Mike was a self-absorbed, narrow-minded dick who would sell his own mother if he believed it might get him ahead. Within the ‘macho’ police culture he’d stopped just short of sleeping his way to the top: he had bullied, elbowed, brown-nosed, arse-kissed and sucked his way up to a dominant position in his team and within the department. His job wasn’t his calling, it was just his job. A job with authority and a weapon – that’s what it was about for him.

It was that sense of power – and nothing else – that had made Mike join the force. A natural progression from his childhood days of being bullied, which had left him with a deep-rooted sense of inferiority that no one knew about. His self-esteem had long ago made way for a sense of emptiness that he’d been trying to fill with reproach by way of a big mouth and a pointing finger. Because he “ruled the street, god damn it” in a town he’d never even visited before he took on the job there.

In the past year Ron had been sentenced to Mike whenever they were partnered up on duty. Mike would often give civilians a pompous rollocking, thus escalating perfectly peaceful situations into explosive scenes in a heartbeat. Whenever the proverbial brown stuff hit the fan, Ron would be there to clean up the mess, only to hear Mike boasting afterwards to colleages and supervisors how “he had sorted it out”. In reality, the likes of Mike were the main reason behind society’s ever-diminishing faith in the police force, and as such in Ron.

Society would make no distinction between Ron’s professional demeanor and that of Mike, because the likes of the latter determined the police force’s public image. Ron would increasingly hear self-appointed experts spout their opinions in which he would find himself tarred by the same brush as the twits in uniform that generally deserved to be mocked, ridiculed, abused and condemned. Ron and at least 40 percent of his colleagues had given up the battle against this. They had either resigned themselves to this state of affairs or been slowly ground down by it until they could no longer cope.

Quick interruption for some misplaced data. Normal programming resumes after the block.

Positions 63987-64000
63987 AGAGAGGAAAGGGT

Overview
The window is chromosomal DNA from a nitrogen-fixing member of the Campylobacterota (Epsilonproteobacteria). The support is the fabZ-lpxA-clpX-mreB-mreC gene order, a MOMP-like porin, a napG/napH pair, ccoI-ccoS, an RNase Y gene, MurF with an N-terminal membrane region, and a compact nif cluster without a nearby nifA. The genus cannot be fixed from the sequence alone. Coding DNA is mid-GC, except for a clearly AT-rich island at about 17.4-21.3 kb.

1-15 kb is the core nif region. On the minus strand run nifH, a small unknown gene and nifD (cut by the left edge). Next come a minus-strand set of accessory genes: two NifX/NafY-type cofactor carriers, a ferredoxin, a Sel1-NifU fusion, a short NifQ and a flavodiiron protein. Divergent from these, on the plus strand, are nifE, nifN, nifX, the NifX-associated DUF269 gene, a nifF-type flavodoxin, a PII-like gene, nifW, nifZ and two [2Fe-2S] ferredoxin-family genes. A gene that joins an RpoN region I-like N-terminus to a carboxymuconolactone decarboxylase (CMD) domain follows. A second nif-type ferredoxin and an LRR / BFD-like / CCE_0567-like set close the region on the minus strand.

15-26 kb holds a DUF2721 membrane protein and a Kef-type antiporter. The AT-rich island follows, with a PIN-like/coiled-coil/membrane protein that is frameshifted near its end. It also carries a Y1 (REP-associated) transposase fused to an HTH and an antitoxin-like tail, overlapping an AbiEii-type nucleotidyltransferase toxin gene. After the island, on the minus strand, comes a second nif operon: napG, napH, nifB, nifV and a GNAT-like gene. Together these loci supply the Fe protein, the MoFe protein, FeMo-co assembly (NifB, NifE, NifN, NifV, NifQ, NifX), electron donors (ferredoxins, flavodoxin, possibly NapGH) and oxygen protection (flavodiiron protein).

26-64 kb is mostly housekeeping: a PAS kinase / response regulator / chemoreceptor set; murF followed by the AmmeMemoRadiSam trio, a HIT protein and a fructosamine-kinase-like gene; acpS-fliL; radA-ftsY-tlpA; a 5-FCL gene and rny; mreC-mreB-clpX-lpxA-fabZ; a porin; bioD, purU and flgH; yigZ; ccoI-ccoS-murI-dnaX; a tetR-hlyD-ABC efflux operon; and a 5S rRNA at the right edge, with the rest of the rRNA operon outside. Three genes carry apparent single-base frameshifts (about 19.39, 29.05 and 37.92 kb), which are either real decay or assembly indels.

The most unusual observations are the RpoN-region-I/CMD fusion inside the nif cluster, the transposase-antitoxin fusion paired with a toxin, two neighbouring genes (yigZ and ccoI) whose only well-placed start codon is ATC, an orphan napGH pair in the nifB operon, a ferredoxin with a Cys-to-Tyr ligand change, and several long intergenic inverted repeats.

I would have liked to have been able to talk about how Ron successfully managed to plead for stricter selection of candidates recruited for any roles with a level of authority. I would have loved to have been able to break the news that he had been promoted to a coordinating position within the police force. I would have liked to have been able to tell that the media and society were shifting their attention to what the likes of Ron had to say. But nothing could be further from the truth. Even I have to conclude that politicians have shown no interest whatsoever in the stories told by Mike’s victims.

After Mike beat up a drunk homeless man one day, supposedly because the guy had been resisting aggressively (even though another officer had stood and watched), local authorities sent Mike flowers as consolation to the public outrage poured onto him so undeservedly. Media and society were given yet another reason to pass their one-size-fits-all judgement on police as a whole and as such Ron found himself on the defensive again. Which was tragic, but understandable. Why?

The higher up in the echelon of police you look, the greater the proportion of Mike-like characters you’ll find. Every ‘Mike’ incident like the one above further deteriorates the police’s public image; in turn society’s faith in and respect for the force diminish. As this vicious cycle goes on and on there will be less space for nuance, and an ever-growing gap between government and society, no thanks to political and media intervention.

The solution for this problem is written between the lines of the above narrative. I think we’ve got a long way to go.

© 2012 Derek Otte. All rights reserved. Reproduced with permission.